Is the workplace AI revolution underway? Study suggests the answer is ‘not yet’

Machine Learning

Despite predictions that the world of work is about to be transformed by the popularity of generative AI tools, new research suggests companies are not moving quickly to adopt these new technologies.

The hype around artificial intelligence (AI) and its potential to transform the world of work has so far peaked through 2023.

But while AI has been steadily adopted by companies across industries over the last few decades, new research shows that the predicted AI revolution has yet to begin in the workplace.

Researchers have found that only about a third of UK businesses have invested in AI and machine learning technology so far, according to findings released on Tuesday.

Professor Mark Stewart, Prodean Research and Innovation, said: “With a mixture of hope, speculation and hype, the introduction of new AI-powered digital technologies will rapidly transform the UK labor market, boosting productivity and growth. It is accelerating the runaway story of.” A PhD from the University of Leeds Business School was the principal investigator for this study.

“These hopes are often concerned about job impacts and even existential threats,” he added.

“However, our findings suggest that we need to focus on a different policy agenda: the AI ​​revolution in the workplace has yet to happen. To do so, policymakers will need to address both low employer investment in digital technology and low investment in digital skills.”

The study was conducted between November 2021 and June 2022, and since then generative AI tools like ChatGPT and Midjourney have been adopted by millions of users worldwide. A second investigation is currently underway.

Less investment in new technology and digital skills

A survey found that only 36% of UK employers have invested in AI and machine learning so far. Only 10% of companies that have not yet invested plan to invest in the next two years.

A Digital Future at Work Research Center (Digit) study led by researchers from the Universities of Leeds, Sussex and Cambridge points to a growing skills problem in the UK. said the study authors.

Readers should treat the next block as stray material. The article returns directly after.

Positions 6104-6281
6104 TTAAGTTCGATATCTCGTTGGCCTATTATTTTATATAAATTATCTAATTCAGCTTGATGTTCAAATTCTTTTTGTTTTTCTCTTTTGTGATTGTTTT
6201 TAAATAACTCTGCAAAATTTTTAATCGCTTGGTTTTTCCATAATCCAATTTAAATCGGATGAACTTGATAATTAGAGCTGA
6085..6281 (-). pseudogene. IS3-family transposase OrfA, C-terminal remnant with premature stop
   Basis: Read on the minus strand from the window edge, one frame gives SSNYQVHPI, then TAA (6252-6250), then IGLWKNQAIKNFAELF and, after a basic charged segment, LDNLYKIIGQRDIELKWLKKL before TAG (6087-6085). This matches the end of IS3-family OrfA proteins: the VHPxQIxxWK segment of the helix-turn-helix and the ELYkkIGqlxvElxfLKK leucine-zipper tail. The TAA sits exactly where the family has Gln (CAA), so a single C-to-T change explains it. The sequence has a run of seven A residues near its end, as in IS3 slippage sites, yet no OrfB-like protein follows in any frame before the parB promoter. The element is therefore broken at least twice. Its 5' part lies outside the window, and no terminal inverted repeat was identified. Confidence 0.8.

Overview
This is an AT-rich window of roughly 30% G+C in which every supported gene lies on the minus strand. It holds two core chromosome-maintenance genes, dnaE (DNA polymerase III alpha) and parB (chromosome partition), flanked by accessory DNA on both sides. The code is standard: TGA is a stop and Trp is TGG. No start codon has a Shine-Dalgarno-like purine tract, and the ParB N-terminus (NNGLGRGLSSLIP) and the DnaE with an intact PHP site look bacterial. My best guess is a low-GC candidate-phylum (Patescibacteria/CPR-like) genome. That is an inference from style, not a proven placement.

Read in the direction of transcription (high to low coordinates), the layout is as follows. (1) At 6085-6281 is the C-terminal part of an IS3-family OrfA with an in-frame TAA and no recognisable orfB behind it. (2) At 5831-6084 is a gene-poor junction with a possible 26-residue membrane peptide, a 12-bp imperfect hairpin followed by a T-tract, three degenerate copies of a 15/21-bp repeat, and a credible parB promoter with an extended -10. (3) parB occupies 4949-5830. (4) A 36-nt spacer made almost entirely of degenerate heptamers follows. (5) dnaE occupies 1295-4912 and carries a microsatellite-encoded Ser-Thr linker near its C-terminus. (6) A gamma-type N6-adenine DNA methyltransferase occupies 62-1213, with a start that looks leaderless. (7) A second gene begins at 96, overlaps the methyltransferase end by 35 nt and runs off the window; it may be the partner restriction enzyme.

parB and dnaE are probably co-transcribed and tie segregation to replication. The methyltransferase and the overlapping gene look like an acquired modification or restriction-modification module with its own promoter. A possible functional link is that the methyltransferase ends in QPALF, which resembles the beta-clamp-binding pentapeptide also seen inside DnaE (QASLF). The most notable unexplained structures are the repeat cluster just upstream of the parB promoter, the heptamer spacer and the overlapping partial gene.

Despite nearly three-quarters of employers surveyed finding hiring particularly challenging, less than 10% feel they will need to invest in digital skills training over the next few years. rice field.

Nearly 60% of employers said none of their employees had received formal digital skills training in the past year.

“At a time when AI is shifting digitization into a higher gear, it is important to move beyond the hype and have arguments based on evidence rather than fear and anecdotes,” said Stein Brocke, senior economist at the Organization for Economic Cooperation. said. – Operations and Development (OECD).

Researchers warn that the UK is at risk of widening the gap between those that have invested in new AI-powered technologies and those that have not.

Increased efficiency, productivity and quality of products and services were the main reasons for companies to invest in AI-enabled technologies such as industrial robots, chatbots, smart assistants and cloud computing.

For companies not investing in technology, the main reason was that it was irrelevant to the nature of business activities, risks, and skills required of employees.

What companies are investing in AI?

Researchers found that the size of an organization was a big factor in whether they invested in AI technology.

Nearly 50% of companies with 100 or more employees were classified as “digital adopters,” while one in three companies with fewer than 50 employees were classified as “digital adopters.”

Correlations were also found for industry. About two-thirds of employers in the government and telecommunications sector invested in digital technology, compared to only 22% in the accommodation and food services sector and 30% in the education sector.

recent papers A paper published in the International Journal of Technological Innovation, Entrepreneurship and Technology Management found that AI adoption is associated with increased corporate revenue, but only at high levels of adoption.

At low introduction levels, researchers found no performance benefit.

“We also found a positive relationship between higher levels of AI adoption and increased revenue for companies investing in complementary technologies such as database systems and cloud computing,” the authors say. said.

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